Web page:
On the positive side, watching comedies and action series is generally a more fulfilling experience, because excitement is something that tends to build on itself the more people that are there to experience it. I felt kind of lukewarm about the original Sayonara Zetsubou Sensei series because I felt that its jokes were a bit too Japanese-centric to connect with a Western audience, but when I watched it at anime club, I was proven wrong. The ability of the slapstick humor and quirkiness of the characters to override the Japanese cultural jokes was dramatic, and many people marked it as one of their favorites.
Sayonara Zetsubou Sensei often contains humor that a Western audience may not fully understand or appreciate.
On the negative side, though, shows with dramatic, sexual or otherwise controversial content seem to bring out the immaturity in many people. I think in some cases, content that someone might find emotionally-moving when viewed by themselves becomes uncomfortable in a group, and since the viewer doesn't want to appear weak or vulnerable in front of their acquaintances they hide their reactions behind obnoxious giggles or some other inappropriate response. I remember a particular occasion right at the end of Kaze no Yojimbo, when a character was dying, and one girl couldn't stifle her giggles during that dramatic moment because "OMG THIS PART IS SO YAOI!!!11one." She essentially ruined for the rest of the audience what was supposed to be a very dramatic, almost tragic moment with her inappropriate verbal ejaculation. Likewise, as far is as episode 18 people were still giggling over the male-to-female transformation of the main character in Le Chevalier d'Eon, even though by that time it was both old hat and inextricably linked to the plot, and had long since left "gimmicky" territory. This isn't to say that a large group can't share in being emotionally-affected - in a rare moment of maturity, the whole of MAS was silent the day we watched Voices of a Distant Star. But on the whole, I think that any group, even a smaller group, might suffer from bouts of this.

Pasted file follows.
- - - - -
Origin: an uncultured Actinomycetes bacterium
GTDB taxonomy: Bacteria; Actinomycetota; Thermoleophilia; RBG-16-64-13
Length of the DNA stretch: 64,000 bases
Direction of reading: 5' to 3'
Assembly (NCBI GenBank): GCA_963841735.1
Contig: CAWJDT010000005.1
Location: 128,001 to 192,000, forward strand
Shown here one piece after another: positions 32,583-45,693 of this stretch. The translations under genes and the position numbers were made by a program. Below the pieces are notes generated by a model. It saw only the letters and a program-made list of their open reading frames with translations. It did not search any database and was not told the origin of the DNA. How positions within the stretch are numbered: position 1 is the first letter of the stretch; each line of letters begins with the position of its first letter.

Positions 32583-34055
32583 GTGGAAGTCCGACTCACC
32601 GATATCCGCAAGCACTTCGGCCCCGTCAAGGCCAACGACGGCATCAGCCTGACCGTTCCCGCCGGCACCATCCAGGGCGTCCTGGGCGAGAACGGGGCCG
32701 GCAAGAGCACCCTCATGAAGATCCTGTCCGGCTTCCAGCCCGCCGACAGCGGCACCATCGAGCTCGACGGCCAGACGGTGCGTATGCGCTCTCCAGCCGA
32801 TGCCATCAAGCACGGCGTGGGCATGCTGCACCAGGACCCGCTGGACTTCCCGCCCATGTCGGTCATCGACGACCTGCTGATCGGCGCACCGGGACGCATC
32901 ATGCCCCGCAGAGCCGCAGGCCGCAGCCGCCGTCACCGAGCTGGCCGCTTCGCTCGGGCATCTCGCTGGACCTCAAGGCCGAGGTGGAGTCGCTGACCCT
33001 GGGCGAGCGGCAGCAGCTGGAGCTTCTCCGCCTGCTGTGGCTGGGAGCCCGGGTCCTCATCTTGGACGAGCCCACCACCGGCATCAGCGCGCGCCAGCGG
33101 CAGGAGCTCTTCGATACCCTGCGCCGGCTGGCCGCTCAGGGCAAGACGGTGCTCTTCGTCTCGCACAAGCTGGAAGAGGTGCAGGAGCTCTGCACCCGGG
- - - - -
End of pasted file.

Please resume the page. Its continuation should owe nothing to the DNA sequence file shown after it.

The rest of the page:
D'eon becomes possessed by his sister's spirit, which causes him to look more like her.
So why watch stuff with other people, especially when there's the potential to ruin your own viewing experience if the other people are unable to act like grown-ups? I think the reason that I keep participating in various anime viewing groups is a combination of various factors. In the past, when I was just branching out into anime fansubs, being amongst people who were more experienced in acquiring unusual anime and seeing things in anime club I would have never found on my own was a big factor in wanting to be in a group. Nowadays I feel like I'm on the other end, and as irritating as it can be to share series with others and have them completely miss the point, there are those times when something that I love is just as loved by others, and that's a high that just can't be replicated over the internet.